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COVID-19 Data for April 12


Retailers Must Spread Out As Mecklenburg County Cases Now At 975 With Three Additional Deaths

Starting today, grocery stores, box stores, home improvement outlets and other essential retailers in Mecklenburg County and across the state must limit the amount of people in their stores.

The additional order from Governor Roy Cooper goes into effect at 5 pm. The order also requires stores to mark six-foot distances for customers to stand at checkout counters and urges employers to provide sneeze shields and other protective gear to workers. The change comes as Mecklenburg County Public Health reported its latest numbers and data. 

As of 4:30 pm today, 975 County residents have tested positive for the disease, with 15 deaths, three more than yesterday. 

Public Health Director Gibbie Harris and County Manager Dena R. Diorio will update the Mecklenburg Board of County Commissioners (BOCC) on the efforts to manage the pandemic Tuesday, April 14, 2020 at 2:30 pm during the Board’s Public Policy meeting

As of April 12, 2020, 951 cases of novel coronavirus (COVID-19) among county residents were reported to Mecklenburg County Public Health (MCPH). 

MCPH provides these routine updates about reported cases of COVID-19 to help our community better understand how this pandemic is developing in our county. These results only reflect laboratory confirmed cases of COVID-19 among county residents. Many individuals infected by COVID-19 have not been tested because they are asymptomatic or do not meet current CDC recommendations for testing. As such, these results are very fluid and only represent a snapshot of the true burden of COVID-19 in our community.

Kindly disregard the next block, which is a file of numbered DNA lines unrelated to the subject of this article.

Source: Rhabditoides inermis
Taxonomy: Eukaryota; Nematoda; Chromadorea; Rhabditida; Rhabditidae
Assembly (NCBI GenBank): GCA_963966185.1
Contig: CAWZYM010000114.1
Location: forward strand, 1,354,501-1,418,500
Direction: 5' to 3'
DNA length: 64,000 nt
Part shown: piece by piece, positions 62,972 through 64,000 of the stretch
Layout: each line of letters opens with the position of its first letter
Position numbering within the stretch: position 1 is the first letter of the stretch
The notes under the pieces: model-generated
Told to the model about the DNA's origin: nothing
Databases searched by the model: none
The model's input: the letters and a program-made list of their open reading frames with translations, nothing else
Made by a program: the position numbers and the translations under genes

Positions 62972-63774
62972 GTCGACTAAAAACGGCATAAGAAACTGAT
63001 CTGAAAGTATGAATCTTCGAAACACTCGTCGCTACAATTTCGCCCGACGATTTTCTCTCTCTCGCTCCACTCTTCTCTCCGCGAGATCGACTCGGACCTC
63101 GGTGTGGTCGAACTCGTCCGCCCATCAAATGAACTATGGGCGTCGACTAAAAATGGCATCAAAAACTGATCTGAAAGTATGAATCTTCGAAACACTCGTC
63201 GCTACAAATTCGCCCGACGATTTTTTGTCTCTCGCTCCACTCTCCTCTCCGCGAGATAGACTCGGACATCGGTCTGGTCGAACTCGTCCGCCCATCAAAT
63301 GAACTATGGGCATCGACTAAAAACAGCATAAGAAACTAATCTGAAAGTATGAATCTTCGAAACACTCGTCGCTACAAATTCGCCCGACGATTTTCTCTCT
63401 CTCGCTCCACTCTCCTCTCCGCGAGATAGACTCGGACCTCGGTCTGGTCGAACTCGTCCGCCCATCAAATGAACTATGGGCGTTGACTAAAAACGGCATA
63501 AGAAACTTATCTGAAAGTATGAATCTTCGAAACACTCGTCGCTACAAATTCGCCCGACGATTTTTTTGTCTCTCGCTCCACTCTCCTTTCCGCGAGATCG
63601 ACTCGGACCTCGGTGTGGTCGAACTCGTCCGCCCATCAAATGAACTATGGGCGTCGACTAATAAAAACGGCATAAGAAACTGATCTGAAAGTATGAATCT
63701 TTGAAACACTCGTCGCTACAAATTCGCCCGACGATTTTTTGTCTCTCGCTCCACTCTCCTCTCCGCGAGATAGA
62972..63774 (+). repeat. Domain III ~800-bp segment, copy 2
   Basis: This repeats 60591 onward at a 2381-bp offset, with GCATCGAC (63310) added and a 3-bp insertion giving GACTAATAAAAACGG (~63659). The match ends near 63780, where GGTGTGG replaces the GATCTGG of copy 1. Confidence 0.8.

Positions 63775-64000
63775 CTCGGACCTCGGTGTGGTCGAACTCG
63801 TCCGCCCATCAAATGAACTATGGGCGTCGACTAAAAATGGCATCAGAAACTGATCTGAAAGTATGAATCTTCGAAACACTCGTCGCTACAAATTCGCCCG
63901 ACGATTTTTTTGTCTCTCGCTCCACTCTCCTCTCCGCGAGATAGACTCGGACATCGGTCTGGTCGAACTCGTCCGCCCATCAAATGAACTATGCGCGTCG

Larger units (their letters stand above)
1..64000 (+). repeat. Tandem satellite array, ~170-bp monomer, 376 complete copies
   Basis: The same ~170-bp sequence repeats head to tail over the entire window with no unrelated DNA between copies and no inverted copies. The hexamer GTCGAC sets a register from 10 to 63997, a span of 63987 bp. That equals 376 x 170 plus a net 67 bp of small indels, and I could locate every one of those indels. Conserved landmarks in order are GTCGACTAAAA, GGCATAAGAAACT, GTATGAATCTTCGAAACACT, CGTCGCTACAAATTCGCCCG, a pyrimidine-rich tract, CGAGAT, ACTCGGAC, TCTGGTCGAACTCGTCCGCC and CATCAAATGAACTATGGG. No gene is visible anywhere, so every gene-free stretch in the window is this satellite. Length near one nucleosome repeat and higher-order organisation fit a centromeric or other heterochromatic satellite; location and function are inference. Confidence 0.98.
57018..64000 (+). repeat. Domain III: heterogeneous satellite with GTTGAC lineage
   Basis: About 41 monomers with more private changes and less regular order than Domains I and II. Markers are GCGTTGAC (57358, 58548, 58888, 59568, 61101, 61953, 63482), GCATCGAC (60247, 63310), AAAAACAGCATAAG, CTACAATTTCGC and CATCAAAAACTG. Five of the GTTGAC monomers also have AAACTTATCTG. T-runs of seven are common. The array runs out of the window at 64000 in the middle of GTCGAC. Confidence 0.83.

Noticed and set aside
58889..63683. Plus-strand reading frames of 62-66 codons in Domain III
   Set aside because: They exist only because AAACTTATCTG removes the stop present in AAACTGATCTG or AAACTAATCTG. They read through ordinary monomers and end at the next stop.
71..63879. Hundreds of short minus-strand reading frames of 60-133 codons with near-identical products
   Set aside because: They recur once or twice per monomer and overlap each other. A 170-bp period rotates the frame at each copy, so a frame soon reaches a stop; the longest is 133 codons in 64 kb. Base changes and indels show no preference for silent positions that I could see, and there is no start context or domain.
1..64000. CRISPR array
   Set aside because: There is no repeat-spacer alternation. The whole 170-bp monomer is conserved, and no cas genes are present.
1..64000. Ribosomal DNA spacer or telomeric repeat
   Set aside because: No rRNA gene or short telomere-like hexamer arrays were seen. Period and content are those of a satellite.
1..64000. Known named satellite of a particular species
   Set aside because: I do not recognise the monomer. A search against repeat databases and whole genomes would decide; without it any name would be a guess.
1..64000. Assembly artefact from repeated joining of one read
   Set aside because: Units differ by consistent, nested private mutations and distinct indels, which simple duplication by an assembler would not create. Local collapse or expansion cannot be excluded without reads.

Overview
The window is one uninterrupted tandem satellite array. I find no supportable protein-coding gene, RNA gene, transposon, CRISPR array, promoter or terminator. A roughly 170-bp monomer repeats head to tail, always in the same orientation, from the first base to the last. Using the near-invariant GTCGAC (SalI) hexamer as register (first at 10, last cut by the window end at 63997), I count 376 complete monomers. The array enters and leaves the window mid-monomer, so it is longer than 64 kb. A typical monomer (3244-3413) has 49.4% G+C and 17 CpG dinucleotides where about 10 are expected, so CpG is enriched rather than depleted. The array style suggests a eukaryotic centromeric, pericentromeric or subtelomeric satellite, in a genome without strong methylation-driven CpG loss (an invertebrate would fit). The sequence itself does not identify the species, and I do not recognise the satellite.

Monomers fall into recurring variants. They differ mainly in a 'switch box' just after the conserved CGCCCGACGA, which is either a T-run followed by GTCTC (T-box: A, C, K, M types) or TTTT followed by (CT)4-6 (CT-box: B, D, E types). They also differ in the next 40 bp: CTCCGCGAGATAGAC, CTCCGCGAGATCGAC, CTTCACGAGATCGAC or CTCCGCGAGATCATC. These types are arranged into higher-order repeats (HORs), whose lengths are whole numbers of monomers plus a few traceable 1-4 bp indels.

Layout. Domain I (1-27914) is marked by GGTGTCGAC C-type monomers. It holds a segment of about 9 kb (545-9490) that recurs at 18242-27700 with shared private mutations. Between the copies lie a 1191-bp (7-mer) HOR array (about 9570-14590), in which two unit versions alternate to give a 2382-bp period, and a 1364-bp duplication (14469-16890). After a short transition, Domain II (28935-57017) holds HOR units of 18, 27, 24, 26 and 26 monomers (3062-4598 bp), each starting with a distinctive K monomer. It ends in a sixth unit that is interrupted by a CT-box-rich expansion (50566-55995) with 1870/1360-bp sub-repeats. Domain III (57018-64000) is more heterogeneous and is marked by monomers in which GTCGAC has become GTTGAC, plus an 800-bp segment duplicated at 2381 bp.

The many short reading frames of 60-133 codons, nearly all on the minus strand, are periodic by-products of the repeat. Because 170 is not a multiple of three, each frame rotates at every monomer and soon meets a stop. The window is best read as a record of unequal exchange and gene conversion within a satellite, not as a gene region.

Daily case counts provided by MCPH may differ from state and federal counts due to delays in reporting to the various entities. MCPH updates case counts after an initial case review and, where possible, a patient interview is conducted, which includes confirming county residency. Cases reported after 5 p.m. are counted in the following day's case count.

Highlights about the 951 reported cases of COVID-19 among Mecklenburg County residents include:

  • About 3 in 4 reported cases were adults ages 20 to 59 years old. Two reported cases were among children less than a year old. 
  • About 1 in 5 reported cases were hospitalized due to their COVID-19 infection. While everyone is at risk for severe COVID-19 complications, reported cases who were older adults (≥ 60 years) were four times more likely to be hospitalized compared to younger individuals. 
  • More than half of reported cases have met CDC criteria to be released from isolation. 
  • Twelve deaths due to COVID-19 occurred among reported cases. All deaths were among older adults (≥ 60 years) with underlying chronic illnesses. Almost all were hospitalized, two-thirds were male, and half were non-Hispanic Black. 
  • Individuals who have chronic illnesses like heart disease, respiratory illnesses, diabetes, and hypertension are more likely to experience severe complications and death due to COVID-19. Persisting disparities in rates of these chronic illnesses and adequate access to health resources among non-Hispanic Blacks are driving inequities in illness and death related to COVID-19 in our community and many communities nationwide. 

More data on COVID-19 cases reported in Mecklenburg County as of April 12, 2020:

Total COVID-19 Cases Reported to MCPH by Date (as of April 12, 2020)

Select Characteristics of COVID-19 Cases Reported to MCPH (as of April 12, 2020)

Hospitalization Rates by Age Group among COVID-19 Cases Reported to MCPH (as of April 12, 2020)

Distribution of COVID-19 Cases Reported to MCPH by Zip Code of Patient’s Residence (as of April 12, 2020)

It is important to make sure the information you are getting about COVID-19 is coming directly from reliable sources like MCPH, CDC and NCDHHS. The best resource for information about COVID-19 in Mecklenburg County is the County’s COVID-19 website. Individuals can also call the County’s COVID-19 hotline at 980-314-9400. For more information, please visit the CDC’s website and NCDHHS’ website, which will also include future positive COVID-19 test results in North Carolina.